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Journal Article


Couper FJ, Pemberton M, Jarvis A, Hughes M, Logan BK. J. Forensic Sci. 2002; 47(3): 562-567.


Washington State Toxicology Laboratory, University of Washington, Seattle 98134, USA.


(Copyright © 2002, American Society for Testing and Materials, Publisher John Wiley and Sons)






An enforcement emphasis project, "Operation Trucker Check," was established in order to determine the extent to which commercial tractor-trailer drivers were operating their vehicles while impaired by drugs. A total of 1079 drivers and their vehicles were assessed for driver and equipment violations, and drivers additionally underwent preliminary field sobriety tests conducted by drug recognition expert (DRE) officers. Anonymous urine specimens for drug analysis were requested, and 822 urine specimens were obtained in total. Compliance with the drug-testing portion was voluntary, and there was a 19% refusal rate. Overall, 21% of the urine specimens tested positive for either illicit, prescription, and/or over-the-counter drugs, and 7% tested positive for more than one drug. Excluding caffeine and nicotine, the largest number of positive findings (9.5%) were for CNS stimulants, such as methamphetamine, amphetamine, phentermine, ephedrine/pseudoephedrine, and cocaine. The second most frequently encountered drug class were the cannabinoids, with 4.3% of drivers testing positive for marijuana metabolites. Only 11 drivers (1.3%) were positive for alcohol. Sixteen truck drivers (1.6%) were charged with driving under the influence of drugs after a full DRE evaluation was conducted. The results indicate that in spite of comprehensive drug testing in the trucking industry, some tractor-trailer drivers are continuing to take illicit and other drugs with the potential of having a negative effect on their driving ability. On the other hand, only a few drivers were, in fact, deemed to be under the influence of drugs at the time of driving when evaluated by DRE officers.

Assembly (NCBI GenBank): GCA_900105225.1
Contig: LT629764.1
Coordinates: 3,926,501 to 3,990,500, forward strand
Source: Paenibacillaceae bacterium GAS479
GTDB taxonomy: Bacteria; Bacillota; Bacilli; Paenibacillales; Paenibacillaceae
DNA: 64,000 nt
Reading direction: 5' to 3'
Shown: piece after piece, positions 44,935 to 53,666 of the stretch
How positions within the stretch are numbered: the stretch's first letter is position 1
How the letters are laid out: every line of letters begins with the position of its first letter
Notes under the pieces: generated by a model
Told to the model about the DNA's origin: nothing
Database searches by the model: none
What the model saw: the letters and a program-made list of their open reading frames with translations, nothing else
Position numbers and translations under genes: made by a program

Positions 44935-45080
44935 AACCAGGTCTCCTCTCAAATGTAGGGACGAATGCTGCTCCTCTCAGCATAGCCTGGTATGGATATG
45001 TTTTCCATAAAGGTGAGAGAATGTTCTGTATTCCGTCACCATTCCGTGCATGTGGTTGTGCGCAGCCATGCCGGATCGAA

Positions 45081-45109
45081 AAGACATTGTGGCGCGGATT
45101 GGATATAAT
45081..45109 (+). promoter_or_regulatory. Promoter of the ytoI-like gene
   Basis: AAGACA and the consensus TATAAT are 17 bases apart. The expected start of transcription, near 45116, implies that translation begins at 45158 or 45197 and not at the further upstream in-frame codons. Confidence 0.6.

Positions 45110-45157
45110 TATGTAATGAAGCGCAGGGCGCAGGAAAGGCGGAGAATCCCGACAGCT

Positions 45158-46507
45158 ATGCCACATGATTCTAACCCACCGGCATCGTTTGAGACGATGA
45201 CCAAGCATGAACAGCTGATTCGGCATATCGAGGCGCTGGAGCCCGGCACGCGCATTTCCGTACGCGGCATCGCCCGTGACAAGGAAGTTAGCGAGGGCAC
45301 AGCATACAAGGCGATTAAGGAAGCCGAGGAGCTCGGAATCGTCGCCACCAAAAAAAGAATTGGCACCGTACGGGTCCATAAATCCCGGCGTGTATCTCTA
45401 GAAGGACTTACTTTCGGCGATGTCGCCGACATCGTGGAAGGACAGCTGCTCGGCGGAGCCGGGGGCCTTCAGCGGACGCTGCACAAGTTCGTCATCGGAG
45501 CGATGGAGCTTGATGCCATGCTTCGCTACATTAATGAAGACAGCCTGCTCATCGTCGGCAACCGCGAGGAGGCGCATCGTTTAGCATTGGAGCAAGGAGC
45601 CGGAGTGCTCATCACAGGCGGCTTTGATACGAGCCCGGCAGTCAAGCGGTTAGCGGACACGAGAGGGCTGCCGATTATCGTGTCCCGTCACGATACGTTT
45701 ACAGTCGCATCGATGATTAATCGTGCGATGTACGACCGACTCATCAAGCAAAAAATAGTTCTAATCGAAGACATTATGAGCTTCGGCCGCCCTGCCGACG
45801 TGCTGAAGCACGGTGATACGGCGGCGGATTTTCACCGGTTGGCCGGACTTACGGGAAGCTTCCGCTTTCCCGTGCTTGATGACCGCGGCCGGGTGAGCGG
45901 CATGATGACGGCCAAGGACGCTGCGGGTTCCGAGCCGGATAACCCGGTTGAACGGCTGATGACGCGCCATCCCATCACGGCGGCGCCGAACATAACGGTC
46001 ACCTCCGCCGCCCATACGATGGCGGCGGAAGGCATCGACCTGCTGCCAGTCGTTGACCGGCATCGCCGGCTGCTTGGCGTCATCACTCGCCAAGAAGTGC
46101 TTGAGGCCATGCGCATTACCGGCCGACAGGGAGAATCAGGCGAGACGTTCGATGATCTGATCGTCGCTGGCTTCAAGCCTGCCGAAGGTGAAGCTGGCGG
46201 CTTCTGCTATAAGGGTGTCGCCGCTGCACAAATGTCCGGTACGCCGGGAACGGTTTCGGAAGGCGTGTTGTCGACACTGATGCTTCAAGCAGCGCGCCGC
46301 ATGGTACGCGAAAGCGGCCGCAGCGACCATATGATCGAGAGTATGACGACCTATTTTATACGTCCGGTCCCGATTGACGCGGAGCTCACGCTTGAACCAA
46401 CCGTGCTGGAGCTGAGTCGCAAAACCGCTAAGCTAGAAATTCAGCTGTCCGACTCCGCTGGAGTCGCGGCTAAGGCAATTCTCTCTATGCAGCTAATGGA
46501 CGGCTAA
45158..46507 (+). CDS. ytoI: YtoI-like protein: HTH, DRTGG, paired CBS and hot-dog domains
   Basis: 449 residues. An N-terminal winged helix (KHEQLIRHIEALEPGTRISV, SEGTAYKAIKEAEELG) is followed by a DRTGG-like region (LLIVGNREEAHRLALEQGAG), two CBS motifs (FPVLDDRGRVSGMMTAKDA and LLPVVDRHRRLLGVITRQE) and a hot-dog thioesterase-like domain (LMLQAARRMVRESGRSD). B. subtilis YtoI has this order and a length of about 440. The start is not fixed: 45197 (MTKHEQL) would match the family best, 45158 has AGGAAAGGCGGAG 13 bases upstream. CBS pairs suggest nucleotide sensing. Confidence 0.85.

Keywords: Cannabis impaired driving; DUID


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